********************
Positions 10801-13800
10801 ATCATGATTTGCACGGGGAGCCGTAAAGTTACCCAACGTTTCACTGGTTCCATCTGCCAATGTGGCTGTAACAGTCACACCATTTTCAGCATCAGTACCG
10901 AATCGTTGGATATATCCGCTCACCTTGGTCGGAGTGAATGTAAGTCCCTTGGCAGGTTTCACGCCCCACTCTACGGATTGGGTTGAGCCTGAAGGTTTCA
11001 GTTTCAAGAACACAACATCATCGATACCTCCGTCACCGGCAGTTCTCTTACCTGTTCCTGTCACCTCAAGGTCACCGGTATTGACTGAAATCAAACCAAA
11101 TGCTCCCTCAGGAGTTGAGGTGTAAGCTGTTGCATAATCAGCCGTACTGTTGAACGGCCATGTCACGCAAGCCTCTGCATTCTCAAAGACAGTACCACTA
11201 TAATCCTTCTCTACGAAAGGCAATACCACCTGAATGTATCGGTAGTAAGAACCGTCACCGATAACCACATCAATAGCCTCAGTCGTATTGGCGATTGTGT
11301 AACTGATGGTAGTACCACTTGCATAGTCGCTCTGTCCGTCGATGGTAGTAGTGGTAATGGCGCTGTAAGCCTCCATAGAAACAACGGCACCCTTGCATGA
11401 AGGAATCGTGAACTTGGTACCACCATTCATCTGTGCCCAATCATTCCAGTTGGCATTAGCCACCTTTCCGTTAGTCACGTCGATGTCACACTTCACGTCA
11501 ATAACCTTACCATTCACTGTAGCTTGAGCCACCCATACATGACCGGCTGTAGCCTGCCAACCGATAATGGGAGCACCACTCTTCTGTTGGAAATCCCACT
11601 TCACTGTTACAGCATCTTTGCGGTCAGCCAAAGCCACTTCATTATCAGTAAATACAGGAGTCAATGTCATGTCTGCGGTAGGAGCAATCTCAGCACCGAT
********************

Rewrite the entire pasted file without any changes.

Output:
Positions 10801-13800
10801 ATCATGATTTGCACGGGGAGCCGTAAAGTTACCCAACGTTTCACTGGTTCCATCTGCCAATGTGGCTGTAACAGTCACACCATTTTCAGCATCAGTACCG
10901 AATCGTTGGATATATCCGCTCACCTTGGTCGGAGTGAATGTAAGTCCCTTGGCAGGTTTCACGCCCCACTCTACGGATTGGGTTGAGCCTGAAGGTTTCA
11001 GTTTCAAGAACACAACATCATCGATACCTCCGTCACCGGCAGTTCTCTTACCTGTTCCTGTCACCTCAAGGTCACCGGTATTGACTGAAATCAAACCAAA
11101 TGCTCCCTCAGGAGTTGAGGTGTAAGCTGTTGCATAATCAGCCGTACTGTTGAACGGCCATGTCACGCAAGCCTCTGCATTCTCAAAGACAGTACCACTA
11201 TAATCCTTCTCTACGAAAGGCAATACCACCTGAATGTATCGGTAGTAAGAACCGTCACCGATAACCACATCAATAGCCTCAGTCGTATTGGCGATTGTGT
11301 AACTGATGGTAGTACCACTTGCATAGTCGCTCTGTCCGTCGATGGTAGTAGTGGTAATGGCGCTGTAAGCCTCCATAGAAACAACGGCACCCTTGCATGA
11401 AGGAATCGTGAACTTGGTACCACCATTCATCTGTGCCCAATCATTCCAGTTGGCATTAGCCACCTTTCCGTTAGTCACGTCGATGTCACACTTCACGTCA
11501 ATAACCTTACCATTCACTGTAGCTTGAGCCACCCATACATGACCGGCTGTAGCCTGCCAACCGATAATGGGAGCACCACTCTTCTGTTGGAAATCCCACT
11601 TCACTGTTACAGCATCTTTGCGGTCAGCCAAAGCCACTTCATTATCAGTAAATACAGGAGTCAATGTCATGTCTGCGGTAGGAGCAATCTCAGCACCGAT